A recent study on E. nipponicum combining laser capture microdissection with mass spectrometry  identified 2,059 proteins (including 72 peptidases and 33 peptidase inhibitors) in the intestine (1,978), tegument (1,425) and parenchyma (1,302). It is possible that the tegumental proteins may be located within the dense protein layer visualised in freeze-etching replicas and/or the above-mentioned tegument thickenings, while the parenchymatic proteins may accumulate within the giant, possibly secretory, cells and/or the secretory bodies.
The excretory (protonephridial) system of E. nipponicum is of typical organisation and similar to that in other platyhelminths. The role of the terminal cells in protonephridia (termed flame cells) is still not completely understood; however, they are likely to function in excretory/secretory processes and/or participate in maintenance of the osmotic environment . In addition to conventional TEM (described elsewhere [12, 35]) and CLSM-based tubulin labelling , this study is the first to use the freeze-etching technique to visualise the flame cells, their tufts and the protonephridial duct in monogeneans. Aside from the remarkably prolonged lamellae lining the protonephridial and the excretory ducts, the ultrastructure of the protonephridial system generally corresponds to that already published for diplozoids . These lamellae have previously been reported as an extensive reticulum formed by numerous interconnected cavities within the epithelium of the protonephridial duct . According to other works on platyhelminths [36, 37], lateral flames were observed within the protonephridial ducts. The organisation of the flame bulb corresponds to that observed in other monogeneans (except Udonella), aspidogastreans and digeneans [36, 38].
Niche searching and sensing the host environment
In addition to the posteriorly located haptor, most monogeneans are thought to use their anterior ends (for diplozoids, specifically the buccal suckers) for transient attachment to the host (e.g. during feeding or translocation on the host’s gills) . It is likely that all monogenean ectoparasites can change their location on the host via leech-like locomotion based on temporary attachment of the apical forebody during detachment and relocation of the haptor . In monogeneans studied thus far (e.g. Leptocotyle), this leech-like locomotion is usually achieved through cooperation between adhesive secretion (discussed above) and the haptor .
In E. nipponicum, the order of individual muscle layers appears to differ slightly from the generalised muscle organisation (i.e. outer circular, intermediate diagonal and inner longitudinal muscle fibres) of parasitic worms . In E. nipponicum, we documented outer circular and inner longitudinal muscles interwoven by diagonal muscle bundles in a basket-like manner. In P. homoion, similarly perpendicular muscles were anchored to the tegument . These appear to correspond to the so-called dorsoventral muscles , whose function may be related to the dorsoventral flattening of the worm. Also, of interest were the abundant muscle fibres located within the tegumentary ridges, which could make it easier for the worm to attach itself between the secondary gill lamellae.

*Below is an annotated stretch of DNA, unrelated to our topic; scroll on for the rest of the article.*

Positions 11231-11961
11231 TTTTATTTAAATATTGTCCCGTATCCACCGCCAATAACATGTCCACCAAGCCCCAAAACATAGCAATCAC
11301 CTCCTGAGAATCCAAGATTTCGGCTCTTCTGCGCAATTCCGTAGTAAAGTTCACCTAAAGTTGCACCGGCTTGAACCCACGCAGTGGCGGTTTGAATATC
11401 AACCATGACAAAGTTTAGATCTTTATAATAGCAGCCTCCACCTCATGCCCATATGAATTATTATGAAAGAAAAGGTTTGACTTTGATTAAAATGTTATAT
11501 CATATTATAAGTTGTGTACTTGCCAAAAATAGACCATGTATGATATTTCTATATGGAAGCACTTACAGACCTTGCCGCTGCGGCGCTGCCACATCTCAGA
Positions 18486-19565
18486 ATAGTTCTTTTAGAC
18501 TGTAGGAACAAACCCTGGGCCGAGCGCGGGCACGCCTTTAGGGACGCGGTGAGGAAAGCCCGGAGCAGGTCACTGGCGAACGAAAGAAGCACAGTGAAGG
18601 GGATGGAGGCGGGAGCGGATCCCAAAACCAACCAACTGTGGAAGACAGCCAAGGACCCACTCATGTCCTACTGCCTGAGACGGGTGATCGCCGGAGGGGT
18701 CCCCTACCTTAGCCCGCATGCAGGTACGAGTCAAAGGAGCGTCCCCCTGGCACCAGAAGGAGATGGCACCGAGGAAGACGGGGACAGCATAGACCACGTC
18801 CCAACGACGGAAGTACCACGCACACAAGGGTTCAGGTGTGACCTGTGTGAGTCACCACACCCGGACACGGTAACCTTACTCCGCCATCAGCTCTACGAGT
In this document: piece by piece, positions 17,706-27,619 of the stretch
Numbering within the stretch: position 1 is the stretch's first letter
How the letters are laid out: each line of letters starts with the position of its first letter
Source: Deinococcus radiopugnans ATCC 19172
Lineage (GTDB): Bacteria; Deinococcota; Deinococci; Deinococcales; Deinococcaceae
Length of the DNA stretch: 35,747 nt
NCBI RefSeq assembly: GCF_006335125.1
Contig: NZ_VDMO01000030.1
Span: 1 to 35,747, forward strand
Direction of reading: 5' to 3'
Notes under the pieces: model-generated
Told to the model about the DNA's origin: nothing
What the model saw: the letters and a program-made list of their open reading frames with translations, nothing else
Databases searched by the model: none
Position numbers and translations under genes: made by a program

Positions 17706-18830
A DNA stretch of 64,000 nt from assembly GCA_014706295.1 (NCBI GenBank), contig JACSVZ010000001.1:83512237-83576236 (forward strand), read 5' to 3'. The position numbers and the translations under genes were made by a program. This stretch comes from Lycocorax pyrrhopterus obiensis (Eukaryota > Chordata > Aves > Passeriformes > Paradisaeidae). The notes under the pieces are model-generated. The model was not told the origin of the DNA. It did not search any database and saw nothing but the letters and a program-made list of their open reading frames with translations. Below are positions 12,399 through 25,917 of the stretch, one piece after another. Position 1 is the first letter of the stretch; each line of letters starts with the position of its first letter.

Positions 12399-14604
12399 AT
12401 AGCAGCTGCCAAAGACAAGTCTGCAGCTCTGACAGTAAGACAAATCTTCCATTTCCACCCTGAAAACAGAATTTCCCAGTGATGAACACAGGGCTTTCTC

While a basic diagram showing the nervous system of E. nipponicum was published as early as 1891 , later immunomicroscopic studies focusing on the central nerve elements in paired adults demonstrated peptidergic and serotoninergic innervation (via indirect immunocytochemistry), cholinergic components (via enzyme cytochemistry) and neuropeptide immunoreactivity at the subcellular level (via TEM immunogold) . In this study, in addition to identifying components of the central nervous system, we were able to visualise the network of peripheral nerves and innervation of sensory structures using α-tubulin labelling for CLSM. These results are generally consistent with our observations on P. homoion . Furthermore, this study was also able to provide visualisation of the peripheral nerve fibres, along with the innervation of sensory structures and clamps, using TEM and freeze-etching TEM. The fine structure of the nerve fibres corresponds with that observed in other studies on monogeneans [14, 20, 42, 43] and other platyhelminths [44, 45].
Diplozoid sensory structures, which appear to be numerous and of several types, may serve for the evaluation of external and internal conditions and/or assist in the search for a competent host. In accordance with our study on P. homoion, no microvilli (reported on the surface of some monogeneans) are present on the body surface of E. nipponicum (except for the buccal cavity) and were able to confirm that the well-innervated sensory structures are distributed over the entire body, despite being concentrated in the forebody and hindbody [11, 15]. The single uniciliated receptors with a tegumentary rim accumulated around the mouth opening, while also occurring on the E. nipponicum and P. homoion forebody, appear to be involved in contacting the host tissue and subsequent feeding [11, 15]. These structures are generally believed to have a tango- and/or rheoreceptory function ; however, in skin monogeneans, it has been suggested that they may function as mechanoreceptors detecting turbulence or vibration in water currents generated by fish in close proximity . Generally speaking, the uniciliated receptor architecture corresponds with that in other monogeneans [13, 15, 20, 46-48]. Of particular interest is the organisation of the base in receptors with a prominent tegumentary rim (Fig. 9J), which differs in having much more massive innervation and the presence of muscles. Similar raised receptors with muscles surrounding the central innervation were detected by immunofluorescence (inset in Fig. 10B). It seems likely that such musculature would allow receptor positioning. In SEM micrographs of P. homoion, the cilium of single uniciliated receptors was seen to be anchored by radially organised septa embedded in the tegument . In this study, similar radial septa were occasionally detected in ultrathin sections of E. nipponicum. These appear to correspond to the transitional striated fibres arising from the basal body of the cilium (in a similar manner to wheel spokes) and extending to the dense collar of the nerve bulb . In addition to uniciliated sensory structures, both this study and previous studies have shown that the lateral side of the hindbody in E. nipponicum bears a row of non-ciliated papillae that we assume are involved in reception of environmental stimuli [11, 15]. Similar non-ciliated receptors, including the clusters of papillae above the clamps in P. homoion  and papillae in Entobdella soleae [2, 48], are generally assumed to function as mechanoreceptors while contacting the host . In our previous study, we suggested that the proprioreceptors may have an alternative role in sensing the relative position of the haptor during movement .